Last Updated Aug 22, 2011 — App Management expert
It takes more than writing great code
App ManagementThere are much-talked about, and yet often-neglected facets of software engineering. These are the ones left untold by the legends of rock-star developers cranking out famous pieces of software single-handedly on little or no budget (think Facebook). Successful software products rarely bloom as the result of gathering a few genius coders and letting them loose on an idea. In order to be a success, a product needs so much more than a piece of code that works. It needs to be understandable, maintainable, documented, and extensible. Most importantly, it needs to be funded, marketed, and sold.
It takes a team in order to accomplish all of these goals. The first challenge in building software as a team is building the team itself. Of the grand pool of engineers each has different skills, levels of experience, and personalities. Each will affect the overall culture differently, sometimes in ways not entirely in the control of managers and leaders. However, with the right team, a good choice and implementation of methodology can do a lot to help guide the culture in a positive direction.
A software development methodology provides a framework for structuring, planning, and executing on a project. It helps teams organize and think about the when and how to work different parts of the product. One of the most important things gained from the methodology is a framework for communicating about the work.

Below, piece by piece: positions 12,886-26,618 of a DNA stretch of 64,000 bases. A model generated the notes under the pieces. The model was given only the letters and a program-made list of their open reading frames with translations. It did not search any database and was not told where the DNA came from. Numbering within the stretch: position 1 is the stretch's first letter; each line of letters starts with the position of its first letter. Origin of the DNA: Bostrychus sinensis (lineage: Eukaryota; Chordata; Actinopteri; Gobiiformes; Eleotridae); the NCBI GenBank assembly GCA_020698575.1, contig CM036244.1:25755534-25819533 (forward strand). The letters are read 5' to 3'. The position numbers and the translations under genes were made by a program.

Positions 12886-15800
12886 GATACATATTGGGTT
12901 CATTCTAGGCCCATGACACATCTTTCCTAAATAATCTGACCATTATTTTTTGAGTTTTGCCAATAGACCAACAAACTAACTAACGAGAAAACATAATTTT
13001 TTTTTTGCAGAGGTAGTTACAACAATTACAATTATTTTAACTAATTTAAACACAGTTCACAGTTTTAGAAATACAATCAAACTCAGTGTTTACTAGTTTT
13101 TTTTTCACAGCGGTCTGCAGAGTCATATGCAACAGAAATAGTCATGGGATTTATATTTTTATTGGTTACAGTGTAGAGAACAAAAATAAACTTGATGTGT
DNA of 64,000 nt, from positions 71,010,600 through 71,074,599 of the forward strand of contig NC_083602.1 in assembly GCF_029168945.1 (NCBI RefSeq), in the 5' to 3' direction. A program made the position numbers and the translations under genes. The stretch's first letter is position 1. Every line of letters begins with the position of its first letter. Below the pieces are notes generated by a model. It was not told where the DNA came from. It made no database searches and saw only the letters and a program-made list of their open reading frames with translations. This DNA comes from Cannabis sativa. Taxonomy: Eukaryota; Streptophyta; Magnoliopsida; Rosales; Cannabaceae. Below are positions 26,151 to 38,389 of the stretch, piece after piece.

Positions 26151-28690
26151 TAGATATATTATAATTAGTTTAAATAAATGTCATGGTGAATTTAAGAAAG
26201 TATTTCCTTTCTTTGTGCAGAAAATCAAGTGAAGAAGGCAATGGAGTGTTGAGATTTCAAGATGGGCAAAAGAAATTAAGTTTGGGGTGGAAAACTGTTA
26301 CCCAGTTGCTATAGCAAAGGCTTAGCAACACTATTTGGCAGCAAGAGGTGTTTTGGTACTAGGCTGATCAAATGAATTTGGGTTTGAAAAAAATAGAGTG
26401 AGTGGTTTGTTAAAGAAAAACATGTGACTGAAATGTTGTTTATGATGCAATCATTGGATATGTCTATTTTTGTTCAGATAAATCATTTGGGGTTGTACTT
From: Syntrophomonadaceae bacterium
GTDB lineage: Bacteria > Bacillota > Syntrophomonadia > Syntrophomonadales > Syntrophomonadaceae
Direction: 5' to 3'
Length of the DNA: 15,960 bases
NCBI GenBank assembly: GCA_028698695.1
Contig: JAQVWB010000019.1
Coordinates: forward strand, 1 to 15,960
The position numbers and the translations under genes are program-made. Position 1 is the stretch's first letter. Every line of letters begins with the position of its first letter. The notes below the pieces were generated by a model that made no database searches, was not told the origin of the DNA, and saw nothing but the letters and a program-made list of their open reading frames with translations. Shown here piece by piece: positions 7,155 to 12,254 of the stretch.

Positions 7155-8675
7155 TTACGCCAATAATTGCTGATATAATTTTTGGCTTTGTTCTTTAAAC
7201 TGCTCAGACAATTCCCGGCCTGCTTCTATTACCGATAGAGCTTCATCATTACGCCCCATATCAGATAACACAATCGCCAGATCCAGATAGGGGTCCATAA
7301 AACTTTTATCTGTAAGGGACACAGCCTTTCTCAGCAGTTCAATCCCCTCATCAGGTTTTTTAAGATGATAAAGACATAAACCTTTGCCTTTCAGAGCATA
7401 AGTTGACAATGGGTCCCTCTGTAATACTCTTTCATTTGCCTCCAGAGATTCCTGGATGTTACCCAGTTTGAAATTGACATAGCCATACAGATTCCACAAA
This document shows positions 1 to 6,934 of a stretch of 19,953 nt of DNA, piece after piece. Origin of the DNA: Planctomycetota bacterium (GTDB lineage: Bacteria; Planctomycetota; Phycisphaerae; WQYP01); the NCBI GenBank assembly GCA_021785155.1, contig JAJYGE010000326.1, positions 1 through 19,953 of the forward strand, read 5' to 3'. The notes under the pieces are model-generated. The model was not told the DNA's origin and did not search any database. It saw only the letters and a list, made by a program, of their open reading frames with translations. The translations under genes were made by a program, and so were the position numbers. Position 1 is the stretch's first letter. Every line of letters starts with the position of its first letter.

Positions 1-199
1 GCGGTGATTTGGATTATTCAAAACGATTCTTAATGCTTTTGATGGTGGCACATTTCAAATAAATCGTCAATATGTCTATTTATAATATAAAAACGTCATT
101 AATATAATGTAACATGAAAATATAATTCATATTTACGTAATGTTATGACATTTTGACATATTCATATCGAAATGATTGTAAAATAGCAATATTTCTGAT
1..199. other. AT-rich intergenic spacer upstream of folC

The methodology will provide terms on which the team can align. Software is an abstract form of engineering, and though you can make analogies to say, building a house, it is ultimately more difficult to communicate the many concepts that go into it.
All of the success goals listed above have one requirement in common: documentation. A well-documented product will be much easier to understand, maintain, extend, fund, market, and sell. Good documentation also reduces the communication overhead incurred by each additional member of the team, and team communication is key. To learn more about communication overhead (and see what sparked my interest in this side of software engineering years ago) explore the canonical Mythical Man-Month.
This is the first in a short series of blog posts in which I will be expressing a few of my thoughts and feelings on the human aspects of software engineering. I will be diving deeper into team building, methodology, communication, and documentation.